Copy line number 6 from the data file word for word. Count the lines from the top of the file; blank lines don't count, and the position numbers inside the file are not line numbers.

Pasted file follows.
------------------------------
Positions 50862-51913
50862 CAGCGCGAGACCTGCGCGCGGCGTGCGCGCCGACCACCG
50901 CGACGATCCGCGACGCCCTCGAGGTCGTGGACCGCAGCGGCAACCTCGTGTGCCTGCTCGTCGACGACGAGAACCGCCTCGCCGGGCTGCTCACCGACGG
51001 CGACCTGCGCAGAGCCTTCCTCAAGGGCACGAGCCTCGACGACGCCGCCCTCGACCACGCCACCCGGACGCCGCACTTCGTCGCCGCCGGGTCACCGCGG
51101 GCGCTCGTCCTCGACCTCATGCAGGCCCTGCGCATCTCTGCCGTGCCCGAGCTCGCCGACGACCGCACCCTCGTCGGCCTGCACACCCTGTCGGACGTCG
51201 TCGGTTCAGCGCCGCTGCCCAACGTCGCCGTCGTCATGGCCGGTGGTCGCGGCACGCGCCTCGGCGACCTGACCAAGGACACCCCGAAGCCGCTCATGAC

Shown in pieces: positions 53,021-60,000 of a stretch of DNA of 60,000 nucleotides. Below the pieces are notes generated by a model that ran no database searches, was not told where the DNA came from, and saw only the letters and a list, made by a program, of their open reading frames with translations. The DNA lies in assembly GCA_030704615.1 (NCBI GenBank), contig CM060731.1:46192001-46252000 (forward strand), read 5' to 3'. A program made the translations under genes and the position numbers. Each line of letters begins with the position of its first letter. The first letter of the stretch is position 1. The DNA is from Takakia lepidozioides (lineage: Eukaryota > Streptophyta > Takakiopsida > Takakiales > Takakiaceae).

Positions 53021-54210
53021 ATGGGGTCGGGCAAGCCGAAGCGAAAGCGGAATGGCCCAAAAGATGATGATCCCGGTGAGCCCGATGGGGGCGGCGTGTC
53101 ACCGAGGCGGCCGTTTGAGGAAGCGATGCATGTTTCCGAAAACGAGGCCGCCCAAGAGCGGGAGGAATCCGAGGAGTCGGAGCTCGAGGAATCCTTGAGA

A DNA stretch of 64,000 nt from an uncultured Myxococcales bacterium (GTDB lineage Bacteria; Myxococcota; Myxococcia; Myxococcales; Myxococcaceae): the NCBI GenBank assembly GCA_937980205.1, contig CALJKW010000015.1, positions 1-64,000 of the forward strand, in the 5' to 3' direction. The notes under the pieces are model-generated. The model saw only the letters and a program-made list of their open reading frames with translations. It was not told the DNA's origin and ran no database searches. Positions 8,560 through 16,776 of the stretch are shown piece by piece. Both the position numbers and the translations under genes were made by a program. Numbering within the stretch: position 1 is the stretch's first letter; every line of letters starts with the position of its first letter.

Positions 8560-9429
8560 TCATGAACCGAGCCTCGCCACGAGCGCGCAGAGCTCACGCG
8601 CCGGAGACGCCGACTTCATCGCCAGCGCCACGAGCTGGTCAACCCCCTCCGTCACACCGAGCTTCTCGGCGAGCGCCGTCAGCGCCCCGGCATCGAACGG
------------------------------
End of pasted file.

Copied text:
51201 TCGGTTCAGCGCCGCTGCCCAACGTCGCCGTCGTCATGGCCGGTGGTCGCGGCACGCGCCTCGGCGACCTGACCAAGGACACCCCGAAGCCGCTCATGAC